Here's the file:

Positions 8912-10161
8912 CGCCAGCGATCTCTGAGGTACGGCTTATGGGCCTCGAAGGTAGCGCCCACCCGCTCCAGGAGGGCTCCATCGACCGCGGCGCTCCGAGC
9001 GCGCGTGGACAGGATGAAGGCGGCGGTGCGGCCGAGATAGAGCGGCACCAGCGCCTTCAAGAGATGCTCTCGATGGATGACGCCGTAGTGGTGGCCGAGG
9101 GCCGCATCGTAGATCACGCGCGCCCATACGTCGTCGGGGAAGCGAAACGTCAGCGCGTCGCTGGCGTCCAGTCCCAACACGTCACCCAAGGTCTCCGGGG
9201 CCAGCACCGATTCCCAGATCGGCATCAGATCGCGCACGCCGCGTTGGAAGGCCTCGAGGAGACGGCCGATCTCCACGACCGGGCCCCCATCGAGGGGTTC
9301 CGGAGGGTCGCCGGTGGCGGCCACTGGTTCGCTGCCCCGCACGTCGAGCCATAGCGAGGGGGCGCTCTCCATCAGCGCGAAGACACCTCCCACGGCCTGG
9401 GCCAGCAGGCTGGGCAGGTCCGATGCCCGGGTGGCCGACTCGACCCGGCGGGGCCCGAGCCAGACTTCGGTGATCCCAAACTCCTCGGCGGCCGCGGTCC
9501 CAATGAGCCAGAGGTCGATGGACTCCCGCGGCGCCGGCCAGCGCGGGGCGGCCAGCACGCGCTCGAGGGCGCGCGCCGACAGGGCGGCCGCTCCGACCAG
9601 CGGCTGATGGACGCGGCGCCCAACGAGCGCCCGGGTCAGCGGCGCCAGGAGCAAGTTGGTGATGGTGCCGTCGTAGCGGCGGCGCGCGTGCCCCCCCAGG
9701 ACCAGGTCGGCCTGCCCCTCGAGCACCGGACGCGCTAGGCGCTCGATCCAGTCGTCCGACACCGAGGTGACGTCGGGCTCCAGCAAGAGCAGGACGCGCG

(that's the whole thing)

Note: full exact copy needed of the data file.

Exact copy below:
Positions 8912-10161
8912 CGCCAGCGATCTCTGAGGTACGGCTTATGGGCCTCGAAGGTAGCGCCCACCCGCTCCAGGAGGGCTCCATCGACCGCGGCGCTCCGAGC
9001 GCGCGTGGACAGGATGAAGGCGGCGGTGCGGCCGAGATAGAGCGGCACCAGCGCCTTCAAGAGATGCTCTCGATGGATGACGCCGTAGTGGTGGCCGAGG
9101 GCCGCATCGTAGATCACGCGCGCCCATACGTCGTCGGGGAAGCGAAACGTCAGCGCGTCGCTGGCGTCCAGTCCCAACACGTCACCCAAGGTCTCCGGGG
9201 CCAGCACCGATTCCCAGATCGGCATCAGATCGCGCACGCCGCGTTGGAAGGCCTCGAGGAGACGGCCGATCTCCACGACCGGGCCCCCATCGAGGGGTTC
9301 CGGAGGGTCGCCGGTGGCGGCCACTGGTTCGCTGCCCCGCACGTCGAGCCATAGCGAGGGGGCGCTCTCCATCAGCGCGAAGACACCTCCCACGGCCTGG
9401 GCCAGCAGGCTGGGCAGGTCCGATGCCCGGGTGGCCGACTCGACCCGGCGGGGCCCGAGCCAGACTTCGGTGATCCCAAACTCCTCGGCGGCCGCGGTCC
9501 CAATGAGCCAGAGGTCGATGGACTCCCGCGGCGCCGGCCAGCGCGGGGCGGCCAGCACGCGCTCGAGGGCGCGCGCCGACAGGGCGGCCGCTCCGACCAG
9601 CGGCTGATGGACGCGGCGCCCAACGAGCGCCCGGGTCAGCGGCGCCAGGAGCAAGTTGGTGATGGTGCCGTCGTAGCGGCGGCGCGCGTGCCCCCCCAGG
9701 ACCAGGTCGGCCTGCCCCTCGAGCACCGGACGCGCTAGGCGCTCGATCCAGTCGTCCGACACCGAGGTGACGTCGGGCTCCAGCAAGAGCAGGACGCGCG